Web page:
Author Sam Ricketson Joined by Renown Visual Artists José de Guimarães and Hervé Di Rosa in Launching the Study at WIPO in Geneva
Geneva, Switzerland – 1st July 2015: In Geneva yesterday, copyright law specialists from around the world gathered at the World Intellectual Property Organisation (WIPO) for a presentation of a new academic study on the Artist’s Resale Right. Hosted by CISAC, GESAC (Groupement Européen des Sociétés d’Auteurs et Compositeurs) and EVA (European Visual Artists), the event included a presentation of the study’s key findings by its author, Professor Sam Ricketson, a speech from a representative of the Chinese government, Director General, Mr. Yu Cike (Copyright Management Department of National Copyright Administration of China) and a panel with two internationally renown visual artists, Hervé Di Rosa and José de Guimarães.
The Artist’s Resale Right ensures creators a small percentage of the resale price when their artworks are resold by an auction or in a gallery. Adopted by more than 80 states around the world, the right is not currently recognized by the world’s two largest art markets, China and the USA, both of which are now considering its adoption.
In the afternoon prior to the event, a delegation made up of CISAC Director General, Gadi Oron; SACD Director General, Marie-Anne Ferry-Fall; French visual artist, Hervé Di Rosa and law professor Sam Ricketson, was received by WIPO Director General, Françis Gurry. They presented the study and discussed the importance of Resale Right for visual artists.
A few hours later, the presentation began with an introduction from Mr Oron who highlighted the need for a new international framework on the resale right. Next spoke Mr Yu, who gave an overview of the developing copyright situation in China today. Having worked on the pending copyright legislation in China, Mr Yu informed delegates that the Chinese government supports the introduction of the resale right for visual artists under the new law.
Sam Ricketson then presented the key findings of his study. A professor at Melbourne Law School, he has written and taught widely in all areas of IP law and was a consultant to the Australian Law Reform Commission.
“This goes some distance towards correcting the imbalance that otherwise exists between the rights of visual artists and those enjoyed by other categories of authors,” said Mr Ricketson. “Global adoption would also redress the disparities that creators face when their works are sold in countries that do not recognize the resale right.”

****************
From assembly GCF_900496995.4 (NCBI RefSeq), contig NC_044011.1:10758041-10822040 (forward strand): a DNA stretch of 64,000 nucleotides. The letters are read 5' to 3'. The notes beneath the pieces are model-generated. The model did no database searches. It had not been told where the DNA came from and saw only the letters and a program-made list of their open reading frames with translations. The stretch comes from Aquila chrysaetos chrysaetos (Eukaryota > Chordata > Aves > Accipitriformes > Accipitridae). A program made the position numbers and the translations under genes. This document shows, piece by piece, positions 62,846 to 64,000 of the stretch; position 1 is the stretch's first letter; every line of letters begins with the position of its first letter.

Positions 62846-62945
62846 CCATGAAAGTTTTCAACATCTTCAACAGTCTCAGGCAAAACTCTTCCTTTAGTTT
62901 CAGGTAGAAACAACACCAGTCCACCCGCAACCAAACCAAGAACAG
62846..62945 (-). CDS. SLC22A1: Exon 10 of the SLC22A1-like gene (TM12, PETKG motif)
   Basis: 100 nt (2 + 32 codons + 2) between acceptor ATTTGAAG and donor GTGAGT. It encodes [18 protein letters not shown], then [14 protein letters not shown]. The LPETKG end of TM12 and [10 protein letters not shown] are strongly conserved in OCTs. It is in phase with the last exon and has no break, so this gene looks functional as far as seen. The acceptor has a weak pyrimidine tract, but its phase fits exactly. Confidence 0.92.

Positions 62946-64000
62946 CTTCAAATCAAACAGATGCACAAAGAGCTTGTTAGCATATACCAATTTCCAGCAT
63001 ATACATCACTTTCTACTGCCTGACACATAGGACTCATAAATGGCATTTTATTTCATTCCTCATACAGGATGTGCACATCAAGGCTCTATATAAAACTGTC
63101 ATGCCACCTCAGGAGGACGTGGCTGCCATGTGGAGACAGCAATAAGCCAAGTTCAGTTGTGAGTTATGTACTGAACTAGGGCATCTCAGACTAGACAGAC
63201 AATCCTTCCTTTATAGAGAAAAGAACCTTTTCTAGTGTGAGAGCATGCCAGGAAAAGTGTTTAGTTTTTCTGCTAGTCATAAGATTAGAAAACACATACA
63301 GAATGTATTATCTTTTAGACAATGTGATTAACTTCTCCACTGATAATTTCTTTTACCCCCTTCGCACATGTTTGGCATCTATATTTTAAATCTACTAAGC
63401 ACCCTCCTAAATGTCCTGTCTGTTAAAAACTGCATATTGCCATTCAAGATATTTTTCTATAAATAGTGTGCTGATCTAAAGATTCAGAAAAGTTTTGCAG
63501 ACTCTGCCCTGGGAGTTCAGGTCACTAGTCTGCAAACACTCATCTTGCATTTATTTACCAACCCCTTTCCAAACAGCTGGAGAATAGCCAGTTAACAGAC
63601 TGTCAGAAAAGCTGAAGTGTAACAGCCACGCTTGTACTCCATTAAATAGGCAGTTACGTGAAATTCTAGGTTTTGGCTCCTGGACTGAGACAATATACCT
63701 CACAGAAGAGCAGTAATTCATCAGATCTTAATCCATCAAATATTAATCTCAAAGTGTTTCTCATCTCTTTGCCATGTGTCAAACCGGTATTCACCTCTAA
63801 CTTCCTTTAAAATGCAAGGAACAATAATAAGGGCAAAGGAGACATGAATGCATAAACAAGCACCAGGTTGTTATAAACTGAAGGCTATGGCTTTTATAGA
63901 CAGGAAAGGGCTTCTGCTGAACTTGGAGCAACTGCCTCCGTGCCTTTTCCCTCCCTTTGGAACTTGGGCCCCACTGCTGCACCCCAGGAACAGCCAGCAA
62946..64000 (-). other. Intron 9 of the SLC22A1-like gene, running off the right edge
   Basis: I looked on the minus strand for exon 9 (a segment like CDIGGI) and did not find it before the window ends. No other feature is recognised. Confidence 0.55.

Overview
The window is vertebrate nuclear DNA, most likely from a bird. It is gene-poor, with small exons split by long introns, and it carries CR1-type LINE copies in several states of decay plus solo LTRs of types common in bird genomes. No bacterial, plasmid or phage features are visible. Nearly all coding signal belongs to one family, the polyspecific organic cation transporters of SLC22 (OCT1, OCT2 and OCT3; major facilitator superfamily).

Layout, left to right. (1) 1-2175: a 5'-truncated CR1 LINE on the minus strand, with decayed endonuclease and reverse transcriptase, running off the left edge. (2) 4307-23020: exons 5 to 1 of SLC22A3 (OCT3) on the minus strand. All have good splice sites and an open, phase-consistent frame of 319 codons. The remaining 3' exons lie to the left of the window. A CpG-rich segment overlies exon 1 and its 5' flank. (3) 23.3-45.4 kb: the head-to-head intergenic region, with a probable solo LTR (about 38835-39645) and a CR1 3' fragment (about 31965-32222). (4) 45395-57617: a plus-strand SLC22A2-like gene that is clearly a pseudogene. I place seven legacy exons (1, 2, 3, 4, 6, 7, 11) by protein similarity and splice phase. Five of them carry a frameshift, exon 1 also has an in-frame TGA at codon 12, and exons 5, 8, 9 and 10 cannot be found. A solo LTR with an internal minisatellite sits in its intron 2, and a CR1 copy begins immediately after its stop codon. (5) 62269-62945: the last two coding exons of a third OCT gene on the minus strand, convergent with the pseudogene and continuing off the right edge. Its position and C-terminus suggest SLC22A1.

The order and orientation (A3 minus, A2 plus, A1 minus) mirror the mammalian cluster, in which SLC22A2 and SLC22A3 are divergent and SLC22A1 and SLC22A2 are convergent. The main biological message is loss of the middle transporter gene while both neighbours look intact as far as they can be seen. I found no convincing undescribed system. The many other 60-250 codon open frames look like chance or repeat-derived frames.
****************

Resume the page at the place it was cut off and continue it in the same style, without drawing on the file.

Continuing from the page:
In addition to laying out the arguments in favour of introducing a new treaty on the resale right, Professor Ricketson also outlined the international legal protection currently in place and provided a framework for a new international treaty.
The floor was then turned over to two renowned visual artists and the first to speak was José de Guimarães. One of Portugal’s most awarded creators and active member of the Portuguese Society of Authors (SPA), his work is exhibited in museums all across Europe, USA, Brazil, Canada, Israel and Japan.
Referencing a recent $1bn visual art sale in the US, Mr. de Guimarães asked:
“Do we believe that those who will spend a billion dollars to buy works, often for speculative purposes, could not afford a small percentage to be paid to creators?”
He also shared the news that the petition to make the resale right a universal law through an international treaty has to date gathered more than 15,000 signatures. “We are not alone” he concluded.
The final speaker was Hervé Di Rosa. A French visual artist recognized as one of the founders of the “Free Figuration” movement, Mr. Di Rosa is also Vice-President of the French visual arts society ADAGP and Chair of the International Council of Creators of Graphic, Plastic and Photographic Arts (CIAGP).
Mr. Di Rosa focused on the equality that this right brought to visual creators and stressed its simplicity and effectiveness. He explained how an artist justly benefiting from a sale in one territory but being denied this right in another is entirely contradictory to the realities of the global art market that exists today. He closed with a call to arms for his fellow creators.
“As artists, we have a duty to fight for this just and necessary cause,” he said. “It helps to guarantee that any living artist or their descendants may share in the proceeds from the resale of their works and provides essential investment into our culture.”